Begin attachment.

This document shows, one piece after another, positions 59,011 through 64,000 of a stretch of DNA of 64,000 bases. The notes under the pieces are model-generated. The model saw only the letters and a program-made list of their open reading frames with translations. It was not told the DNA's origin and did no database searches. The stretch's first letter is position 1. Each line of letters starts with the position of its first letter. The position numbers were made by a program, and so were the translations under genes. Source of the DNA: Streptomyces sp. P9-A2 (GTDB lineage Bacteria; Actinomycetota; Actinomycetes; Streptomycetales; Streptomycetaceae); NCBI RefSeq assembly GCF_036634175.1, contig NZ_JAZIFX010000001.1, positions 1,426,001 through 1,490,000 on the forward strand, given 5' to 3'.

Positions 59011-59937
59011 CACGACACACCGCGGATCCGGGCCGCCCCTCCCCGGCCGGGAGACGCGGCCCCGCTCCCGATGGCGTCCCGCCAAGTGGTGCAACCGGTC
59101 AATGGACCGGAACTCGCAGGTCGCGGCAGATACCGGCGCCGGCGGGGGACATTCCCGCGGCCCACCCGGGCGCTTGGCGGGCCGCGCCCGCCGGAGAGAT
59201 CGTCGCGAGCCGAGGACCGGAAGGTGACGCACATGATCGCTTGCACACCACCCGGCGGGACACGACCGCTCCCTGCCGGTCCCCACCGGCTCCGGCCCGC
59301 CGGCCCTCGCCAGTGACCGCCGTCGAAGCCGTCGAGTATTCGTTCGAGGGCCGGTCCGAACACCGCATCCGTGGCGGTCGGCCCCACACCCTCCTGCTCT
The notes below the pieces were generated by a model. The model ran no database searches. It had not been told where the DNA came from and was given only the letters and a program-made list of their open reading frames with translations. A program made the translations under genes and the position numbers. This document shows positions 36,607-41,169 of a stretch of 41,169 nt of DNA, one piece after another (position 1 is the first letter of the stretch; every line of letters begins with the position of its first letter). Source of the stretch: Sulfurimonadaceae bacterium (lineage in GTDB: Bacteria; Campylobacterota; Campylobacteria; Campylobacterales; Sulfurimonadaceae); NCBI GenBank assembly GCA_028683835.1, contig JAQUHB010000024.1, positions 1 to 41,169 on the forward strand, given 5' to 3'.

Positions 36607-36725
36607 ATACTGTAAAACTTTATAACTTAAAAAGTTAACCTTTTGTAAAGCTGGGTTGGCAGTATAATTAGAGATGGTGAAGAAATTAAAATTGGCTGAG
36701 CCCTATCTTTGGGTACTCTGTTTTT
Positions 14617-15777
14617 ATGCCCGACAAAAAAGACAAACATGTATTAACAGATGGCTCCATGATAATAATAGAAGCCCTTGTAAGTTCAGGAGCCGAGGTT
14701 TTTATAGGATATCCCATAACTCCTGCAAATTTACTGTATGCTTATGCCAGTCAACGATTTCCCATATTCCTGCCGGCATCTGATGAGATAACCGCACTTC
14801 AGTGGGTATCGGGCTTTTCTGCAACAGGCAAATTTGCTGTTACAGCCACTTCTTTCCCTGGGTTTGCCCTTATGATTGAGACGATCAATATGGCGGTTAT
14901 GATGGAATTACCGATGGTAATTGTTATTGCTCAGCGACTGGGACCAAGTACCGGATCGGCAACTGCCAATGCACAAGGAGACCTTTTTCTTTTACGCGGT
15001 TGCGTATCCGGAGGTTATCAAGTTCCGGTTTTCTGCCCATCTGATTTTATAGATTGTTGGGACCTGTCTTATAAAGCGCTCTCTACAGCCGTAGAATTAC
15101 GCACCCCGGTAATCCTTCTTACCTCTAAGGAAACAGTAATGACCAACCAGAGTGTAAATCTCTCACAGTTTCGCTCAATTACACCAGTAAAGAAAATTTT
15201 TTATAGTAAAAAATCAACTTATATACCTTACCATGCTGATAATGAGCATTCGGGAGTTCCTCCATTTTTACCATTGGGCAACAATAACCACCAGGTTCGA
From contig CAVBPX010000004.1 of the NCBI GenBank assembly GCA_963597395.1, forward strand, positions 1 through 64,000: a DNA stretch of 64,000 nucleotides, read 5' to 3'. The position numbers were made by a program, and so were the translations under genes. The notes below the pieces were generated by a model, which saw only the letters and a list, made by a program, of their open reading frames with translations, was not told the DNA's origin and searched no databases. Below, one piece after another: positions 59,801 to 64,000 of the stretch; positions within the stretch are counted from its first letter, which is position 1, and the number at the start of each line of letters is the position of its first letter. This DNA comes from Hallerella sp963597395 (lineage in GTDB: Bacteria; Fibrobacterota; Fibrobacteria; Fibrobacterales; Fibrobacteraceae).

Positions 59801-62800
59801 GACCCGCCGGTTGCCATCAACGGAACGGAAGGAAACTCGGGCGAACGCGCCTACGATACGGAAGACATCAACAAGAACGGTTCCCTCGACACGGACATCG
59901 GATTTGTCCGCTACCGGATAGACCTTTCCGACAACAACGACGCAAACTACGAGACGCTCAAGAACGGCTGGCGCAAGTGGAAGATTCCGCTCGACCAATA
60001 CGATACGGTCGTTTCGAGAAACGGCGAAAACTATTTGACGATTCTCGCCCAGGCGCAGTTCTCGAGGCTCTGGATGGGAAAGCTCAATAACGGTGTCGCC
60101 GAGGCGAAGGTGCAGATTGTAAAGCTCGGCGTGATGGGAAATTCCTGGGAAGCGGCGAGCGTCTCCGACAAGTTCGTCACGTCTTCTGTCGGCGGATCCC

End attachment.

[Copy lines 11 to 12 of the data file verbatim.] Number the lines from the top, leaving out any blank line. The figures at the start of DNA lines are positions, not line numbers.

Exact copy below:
Positions 14617-15777
14617 ATGCCCGACAAAAAAGACAAACATGTATTAACAGATGGCTCCATGATAATAATAGAAGCCCTTGTAAGTTCAGGAGCCGAGGTT